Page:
I’m sitting in a hotel room in Clinton, Oklahoma as I begin to write this piece because my mom needed to stop riding for today. We have learned over the last week that 6 hours in the car is about the right time frame for her (and that eight hours is pushing it). And so we stopped in Clinton, of which happens to be the home of the Oklahoma Route 66 Museum. She flew out to Los Angeles almost two weeks ago to see the show and hang out in Hollywood for a few days. The plan was to then drive across the country to Atlanta together, touring some National Parks and stopping at major sights, with Maggie Dog of course along for the ride. But as we got started on our adventure, one thing became clear: my mom was developing a different view of this trip than me.
When planning this road trip, Madre, as I have called her since I was a teenager, said to me that she wanted to take the scenic routes and for me to play tour guide. Excited by that prospect, I got started planning. I thought, “Driving out of LA, we could see King’s Canyon and Sequoia National Parks… then detour to Desert Valley as we drive to Vegas for a night and catch a Cirque show. Oh! And then we could drive to the Grand Canyon (maybe via Zion NP?)… and yes, we have to stay in Santa Fe!” I couldn’t wait to share the West with my 73 year old Southern momma. Her voice shook with joyful anticipation as we discussed the plans prior to her arrival in California.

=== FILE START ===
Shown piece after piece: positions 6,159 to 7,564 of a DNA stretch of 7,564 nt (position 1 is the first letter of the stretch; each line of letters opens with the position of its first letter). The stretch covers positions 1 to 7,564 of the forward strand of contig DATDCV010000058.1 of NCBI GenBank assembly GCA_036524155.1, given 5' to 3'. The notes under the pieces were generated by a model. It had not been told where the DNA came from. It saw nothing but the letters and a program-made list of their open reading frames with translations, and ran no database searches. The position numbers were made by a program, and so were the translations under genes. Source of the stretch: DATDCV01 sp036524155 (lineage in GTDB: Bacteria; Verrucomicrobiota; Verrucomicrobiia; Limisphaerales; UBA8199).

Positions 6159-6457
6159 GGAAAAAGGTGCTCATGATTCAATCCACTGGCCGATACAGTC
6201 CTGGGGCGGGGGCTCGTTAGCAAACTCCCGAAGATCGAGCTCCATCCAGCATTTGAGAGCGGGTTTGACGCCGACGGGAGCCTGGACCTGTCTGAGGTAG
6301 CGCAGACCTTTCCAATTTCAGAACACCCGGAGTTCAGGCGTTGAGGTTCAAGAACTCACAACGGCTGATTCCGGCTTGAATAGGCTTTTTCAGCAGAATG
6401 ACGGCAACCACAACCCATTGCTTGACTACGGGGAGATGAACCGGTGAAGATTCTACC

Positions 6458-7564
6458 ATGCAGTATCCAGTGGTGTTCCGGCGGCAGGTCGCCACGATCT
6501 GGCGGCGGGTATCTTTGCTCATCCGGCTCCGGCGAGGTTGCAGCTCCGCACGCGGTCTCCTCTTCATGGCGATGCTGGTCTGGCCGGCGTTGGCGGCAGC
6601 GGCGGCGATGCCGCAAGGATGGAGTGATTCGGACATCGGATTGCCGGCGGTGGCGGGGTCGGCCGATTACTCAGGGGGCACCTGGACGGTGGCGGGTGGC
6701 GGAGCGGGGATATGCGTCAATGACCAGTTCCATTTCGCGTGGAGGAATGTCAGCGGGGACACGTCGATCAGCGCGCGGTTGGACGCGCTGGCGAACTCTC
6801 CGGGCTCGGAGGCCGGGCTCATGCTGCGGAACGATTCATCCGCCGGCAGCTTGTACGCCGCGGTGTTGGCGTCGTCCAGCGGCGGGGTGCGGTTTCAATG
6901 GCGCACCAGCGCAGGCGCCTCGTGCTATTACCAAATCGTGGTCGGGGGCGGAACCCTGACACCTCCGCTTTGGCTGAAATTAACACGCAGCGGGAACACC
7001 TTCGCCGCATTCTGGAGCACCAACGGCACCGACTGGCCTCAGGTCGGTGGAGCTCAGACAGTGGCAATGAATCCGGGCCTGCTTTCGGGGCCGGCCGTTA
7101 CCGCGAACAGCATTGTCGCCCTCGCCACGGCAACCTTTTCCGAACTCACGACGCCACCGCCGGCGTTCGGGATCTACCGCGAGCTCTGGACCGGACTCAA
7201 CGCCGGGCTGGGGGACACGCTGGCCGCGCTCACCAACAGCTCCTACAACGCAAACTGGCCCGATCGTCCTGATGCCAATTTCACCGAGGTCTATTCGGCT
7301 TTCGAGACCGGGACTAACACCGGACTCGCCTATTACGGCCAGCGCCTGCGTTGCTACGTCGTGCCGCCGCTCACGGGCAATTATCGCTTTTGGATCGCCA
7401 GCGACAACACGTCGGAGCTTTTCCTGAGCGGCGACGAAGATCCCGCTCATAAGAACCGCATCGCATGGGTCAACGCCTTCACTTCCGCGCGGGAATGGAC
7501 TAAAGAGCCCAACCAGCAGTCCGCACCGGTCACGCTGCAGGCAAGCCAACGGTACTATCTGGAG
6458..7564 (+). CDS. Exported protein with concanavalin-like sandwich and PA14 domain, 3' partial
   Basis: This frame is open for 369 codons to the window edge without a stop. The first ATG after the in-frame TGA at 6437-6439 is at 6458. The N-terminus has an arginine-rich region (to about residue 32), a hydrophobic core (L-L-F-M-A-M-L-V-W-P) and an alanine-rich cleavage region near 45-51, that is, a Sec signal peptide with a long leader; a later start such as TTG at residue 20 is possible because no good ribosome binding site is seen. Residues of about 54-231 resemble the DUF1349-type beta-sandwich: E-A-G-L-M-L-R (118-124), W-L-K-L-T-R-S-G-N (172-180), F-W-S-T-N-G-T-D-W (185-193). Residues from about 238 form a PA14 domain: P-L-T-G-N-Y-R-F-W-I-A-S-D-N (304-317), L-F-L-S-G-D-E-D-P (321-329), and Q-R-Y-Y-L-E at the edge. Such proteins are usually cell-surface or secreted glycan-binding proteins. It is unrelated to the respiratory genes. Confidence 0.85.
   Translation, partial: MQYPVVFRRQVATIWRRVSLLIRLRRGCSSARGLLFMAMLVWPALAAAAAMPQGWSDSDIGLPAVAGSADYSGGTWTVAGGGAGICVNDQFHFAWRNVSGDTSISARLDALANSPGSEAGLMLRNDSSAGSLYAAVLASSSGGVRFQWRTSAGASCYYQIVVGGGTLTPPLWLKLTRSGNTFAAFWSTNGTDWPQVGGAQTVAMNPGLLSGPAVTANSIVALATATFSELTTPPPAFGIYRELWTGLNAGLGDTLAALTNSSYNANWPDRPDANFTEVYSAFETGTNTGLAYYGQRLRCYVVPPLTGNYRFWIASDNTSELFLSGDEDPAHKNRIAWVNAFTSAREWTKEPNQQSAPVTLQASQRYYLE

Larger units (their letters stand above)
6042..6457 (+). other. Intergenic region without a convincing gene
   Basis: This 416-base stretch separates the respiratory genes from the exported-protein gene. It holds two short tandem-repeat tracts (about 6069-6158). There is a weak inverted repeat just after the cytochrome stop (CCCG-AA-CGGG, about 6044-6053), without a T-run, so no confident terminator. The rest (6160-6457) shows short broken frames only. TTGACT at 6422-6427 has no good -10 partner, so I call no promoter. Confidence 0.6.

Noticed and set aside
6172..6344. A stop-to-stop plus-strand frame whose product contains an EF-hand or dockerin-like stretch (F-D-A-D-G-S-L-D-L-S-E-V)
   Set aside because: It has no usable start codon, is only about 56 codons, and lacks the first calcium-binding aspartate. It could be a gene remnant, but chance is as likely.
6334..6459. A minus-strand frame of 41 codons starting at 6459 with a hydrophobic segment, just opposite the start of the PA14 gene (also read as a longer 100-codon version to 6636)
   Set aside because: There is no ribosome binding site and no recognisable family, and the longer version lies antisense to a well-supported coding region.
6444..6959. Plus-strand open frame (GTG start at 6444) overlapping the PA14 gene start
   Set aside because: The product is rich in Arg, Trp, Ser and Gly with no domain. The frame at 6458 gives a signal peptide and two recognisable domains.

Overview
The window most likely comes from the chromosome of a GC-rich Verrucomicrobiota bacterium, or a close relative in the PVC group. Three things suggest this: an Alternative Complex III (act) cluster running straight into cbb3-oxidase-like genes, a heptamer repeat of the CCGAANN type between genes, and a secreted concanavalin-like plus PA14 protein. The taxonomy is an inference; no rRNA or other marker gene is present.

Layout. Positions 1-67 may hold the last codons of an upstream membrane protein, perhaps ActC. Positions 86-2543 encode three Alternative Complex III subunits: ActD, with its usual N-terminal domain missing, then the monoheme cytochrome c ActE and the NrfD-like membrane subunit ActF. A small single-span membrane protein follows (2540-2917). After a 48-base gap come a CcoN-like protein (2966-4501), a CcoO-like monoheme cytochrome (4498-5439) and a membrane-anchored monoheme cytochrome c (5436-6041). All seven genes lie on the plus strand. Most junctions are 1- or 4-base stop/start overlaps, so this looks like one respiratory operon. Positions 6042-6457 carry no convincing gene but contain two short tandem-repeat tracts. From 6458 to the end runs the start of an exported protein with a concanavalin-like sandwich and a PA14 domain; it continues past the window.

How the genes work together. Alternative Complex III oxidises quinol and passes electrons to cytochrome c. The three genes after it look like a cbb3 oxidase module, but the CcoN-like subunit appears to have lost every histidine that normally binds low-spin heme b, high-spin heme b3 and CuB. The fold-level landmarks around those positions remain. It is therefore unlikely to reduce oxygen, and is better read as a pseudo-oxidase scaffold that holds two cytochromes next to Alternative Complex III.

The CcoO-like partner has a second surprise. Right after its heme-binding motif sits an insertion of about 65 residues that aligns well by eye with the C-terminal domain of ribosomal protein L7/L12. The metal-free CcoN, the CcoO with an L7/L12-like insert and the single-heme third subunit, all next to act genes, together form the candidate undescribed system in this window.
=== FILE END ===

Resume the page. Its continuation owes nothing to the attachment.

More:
But as we began to drive, I started to notice that Madre was not having the best time. Distances in the West are deceiving to many people; one can look at the map and think that it is easy to detour into national parks, but the roads are slow, winding, and sometimes desolate. Those detours and scenic byways can add hours to your trip, and once you decide to head that direction, the best solution is to just keep moving forward. If you backtrack, then it will only add even more time until you reach your destination. With the hours in the car growing, Madre was not feeling well. She needed to stop more often than she liked to admit, sometimes causing her to feel pain in some way. Eating on the road was hard, and the hairpin Sierra Mountain roads were making her carsick. She is not a hiker, so walking trails in the parks or along the drive was not really an option. She became tired early in the evening and needed a hotel soon after the first snooze in the front seat. The trip was becoming hard on me, too, as I had to do all of the driving and hauling of luggage. Plus, traveling with a dog can add some needed lengthier stops for walks and such. We were not moving quickly, but there was no way to move faster. The scenery was beautiful, and we were enjoying the time together, but ultimately this was not going well. She didn’t seem happy. Once in Las Vegas, we talked about it. She physically needed, but also wanted, us to slow things down. “Maybe we see less and do more,” she said. She also needed me to take more interstates, meaning straighter roads with more frequent options for services.